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Light therapy increases brain connectivity following injury – study

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Functional MRI brain maps of resting-state functional connectivity in representative age- and sex-matched participants. Photo: Radiological Society of North America (RSNA)

Low-level light therapy appears to affect healing in the brains of people who suffered significant brain injuries, according to a study.

Lights of different wavelengths have been studied for years for their wound-healing properties.

Researchers at Massachusetts General Hospital (MGH) conducted low-level light therapy on 38 patients who had suffered moderate traumatic brain injury, an injury to the head serious enough to alter cognition and/or be visible on a brain scan. Patients received light therapy within 72 hours of their injuries through a helmet that emits near-infrared light.

“The skull is quite transparent to near-infrared light,” said study co-lead author Rajiv Gupta, M.D., Ph.D., from the Department of Radiology at MGH. “Once you put the helmet on, your whole brain is bathing in this light.”

The researchers used an imaging technique called functional MRI to gauge the effects of the light therapy.

They focused on the brain’s resting-state functional connectivity, the communication between brain regions that occurs when a person is at rest and not engaged in a specific task. The researchers compared MRI results during three recovery phases: the acute phase of within one week after injury, the subacute phase of two to three weeks post-injury and the late-subacute phase of three months after injury.

Of the 38 patients in the trial, 21 did not receive light therapy while wearing the helmet. This was done to serve as a control to minimise bias due to patient characteristics and to avoid potential placebo effects.

Patients who received low-level light therapy showed a greater change in resting-state connectivity in seven brain region pairs during the acute-to-subacute recovery phase compared to the control participants.

“There was increased connectivity in those receiving light treatment, primarily within the first two weeks,” said study coauthor Nathaniel Mercaldo, Ph.D., a statistician with MGH.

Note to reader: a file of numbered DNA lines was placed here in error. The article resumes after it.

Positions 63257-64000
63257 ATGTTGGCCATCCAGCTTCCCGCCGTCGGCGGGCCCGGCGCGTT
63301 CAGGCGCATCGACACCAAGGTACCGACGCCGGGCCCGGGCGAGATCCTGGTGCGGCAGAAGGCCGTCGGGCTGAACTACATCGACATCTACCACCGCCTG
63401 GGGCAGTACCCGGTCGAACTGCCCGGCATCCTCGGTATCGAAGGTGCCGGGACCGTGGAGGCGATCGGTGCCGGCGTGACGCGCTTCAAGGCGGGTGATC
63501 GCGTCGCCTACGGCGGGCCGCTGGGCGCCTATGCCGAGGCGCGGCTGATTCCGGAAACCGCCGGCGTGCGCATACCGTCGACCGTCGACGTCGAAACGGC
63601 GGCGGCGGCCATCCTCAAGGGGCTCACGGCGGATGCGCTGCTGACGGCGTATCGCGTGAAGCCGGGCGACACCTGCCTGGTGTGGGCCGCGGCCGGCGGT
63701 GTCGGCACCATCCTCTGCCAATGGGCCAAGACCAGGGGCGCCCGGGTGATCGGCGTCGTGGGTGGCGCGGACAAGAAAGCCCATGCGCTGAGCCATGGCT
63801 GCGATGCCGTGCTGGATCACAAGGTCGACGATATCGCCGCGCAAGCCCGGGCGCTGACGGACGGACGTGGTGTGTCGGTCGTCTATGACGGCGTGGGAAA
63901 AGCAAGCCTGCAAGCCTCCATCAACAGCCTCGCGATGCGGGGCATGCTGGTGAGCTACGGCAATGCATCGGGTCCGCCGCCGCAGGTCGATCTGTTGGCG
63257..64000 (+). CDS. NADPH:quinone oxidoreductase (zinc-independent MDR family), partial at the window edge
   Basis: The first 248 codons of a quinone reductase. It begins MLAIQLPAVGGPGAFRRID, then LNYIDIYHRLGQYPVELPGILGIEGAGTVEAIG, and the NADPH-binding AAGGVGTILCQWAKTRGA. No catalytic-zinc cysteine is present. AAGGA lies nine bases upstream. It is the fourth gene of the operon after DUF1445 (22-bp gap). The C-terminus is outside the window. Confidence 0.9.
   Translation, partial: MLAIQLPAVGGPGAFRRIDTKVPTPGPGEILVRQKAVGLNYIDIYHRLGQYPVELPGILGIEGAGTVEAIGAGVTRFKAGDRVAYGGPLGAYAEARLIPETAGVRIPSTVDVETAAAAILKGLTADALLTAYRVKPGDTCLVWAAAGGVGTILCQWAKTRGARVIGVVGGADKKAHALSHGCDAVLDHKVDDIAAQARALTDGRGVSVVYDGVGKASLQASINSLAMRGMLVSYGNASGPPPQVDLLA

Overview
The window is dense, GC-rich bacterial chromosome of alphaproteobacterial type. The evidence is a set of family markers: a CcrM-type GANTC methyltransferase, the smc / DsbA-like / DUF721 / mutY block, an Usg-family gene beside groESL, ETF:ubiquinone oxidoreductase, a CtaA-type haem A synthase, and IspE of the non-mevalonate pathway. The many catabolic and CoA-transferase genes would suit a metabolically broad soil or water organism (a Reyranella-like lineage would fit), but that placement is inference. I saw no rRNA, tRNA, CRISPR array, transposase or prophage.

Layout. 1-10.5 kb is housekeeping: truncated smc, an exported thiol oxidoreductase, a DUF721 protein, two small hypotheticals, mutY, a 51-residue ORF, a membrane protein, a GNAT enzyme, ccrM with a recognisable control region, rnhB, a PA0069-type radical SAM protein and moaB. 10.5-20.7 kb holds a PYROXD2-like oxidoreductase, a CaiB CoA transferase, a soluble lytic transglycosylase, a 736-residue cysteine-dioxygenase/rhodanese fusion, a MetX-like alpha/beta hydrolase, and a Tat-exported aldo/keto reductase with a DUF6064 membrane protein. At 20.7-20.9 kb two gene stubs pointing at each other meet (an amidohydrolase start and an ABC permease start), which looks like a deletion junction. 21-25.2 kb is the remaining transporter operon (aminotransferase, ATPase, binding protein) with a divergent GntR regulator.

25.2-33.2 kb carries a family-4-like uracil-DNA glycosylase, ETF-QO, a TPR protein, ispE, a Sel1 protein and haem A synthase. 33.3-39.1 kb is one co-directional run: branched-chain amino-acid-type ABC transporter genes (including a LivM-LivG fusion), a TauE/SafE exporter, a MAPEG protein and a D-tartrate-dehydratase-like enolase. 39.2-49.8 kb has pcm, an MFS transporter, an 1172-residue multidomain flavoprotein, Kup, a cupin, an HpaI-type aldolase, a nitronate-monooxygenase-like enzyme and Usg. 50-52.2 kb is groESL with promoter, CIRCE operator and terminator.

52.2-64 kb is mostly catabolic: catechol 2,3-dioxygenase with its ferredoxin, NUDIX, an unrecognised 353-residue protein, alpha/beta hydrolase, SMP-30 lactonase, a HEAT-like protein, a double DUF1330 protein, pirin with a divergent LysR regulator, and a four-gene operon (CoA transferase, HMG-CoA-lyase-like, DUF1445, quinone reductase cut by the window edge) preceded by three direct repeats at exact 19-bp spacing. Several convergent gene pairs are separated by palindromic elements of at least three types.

“We were unable to detect differences in connectivity between the two treatment groups long term, so although the treatment appears to increase the brain connectivity initially, its long-term effects are still to be determined.”

The precise mechanism of the light therapy’s effects on the brain is also still to be determined. Previous research points to the alteration of an enzyme in the cell’s mitochondria (often referred to as the “powerhouse” of a cell), Dr. Gupta said. This leads to more production of adenosine triphosphate, a molecule that stores and transfers energy in the cells. Light therapy has also been linked with blood vessel dilation and anti-inflammatory effects.

“There is still a lot of work to be done to understand the exact physiological mechanism behind these effects,” said study coauthor Suk-tak Chan, Ph.D., a biomedical engineer at MGH.

While connectivity increased for the light therapy-treated patients during the acute to subacute phases, there was no evidence of a difference in clinical outcomes between the treated and control participants. Additional studies with larger cohorts of patients and correlative imaging beyond three months may help determine the therapeutic role of light in traumatic brain injury.

The researchers expect the role of light therapy to expand as more study results come in. The 810-nanometer-wavelength light used in the study is already employed in various therapeutic applications. It’s safe, easy to administer and does not require surgery or medications. The helmet’s portability means it can be delivered in settings outside of the hospital. It may have applications in treating many other neurological conditions, according to Dr. Gupta.

“There are lots of disorders of connectivity, mostly in psychiatry, where this intervention may have a role,” he said. “PTSD, depression, autism: these are all promising areas for light therapy.”

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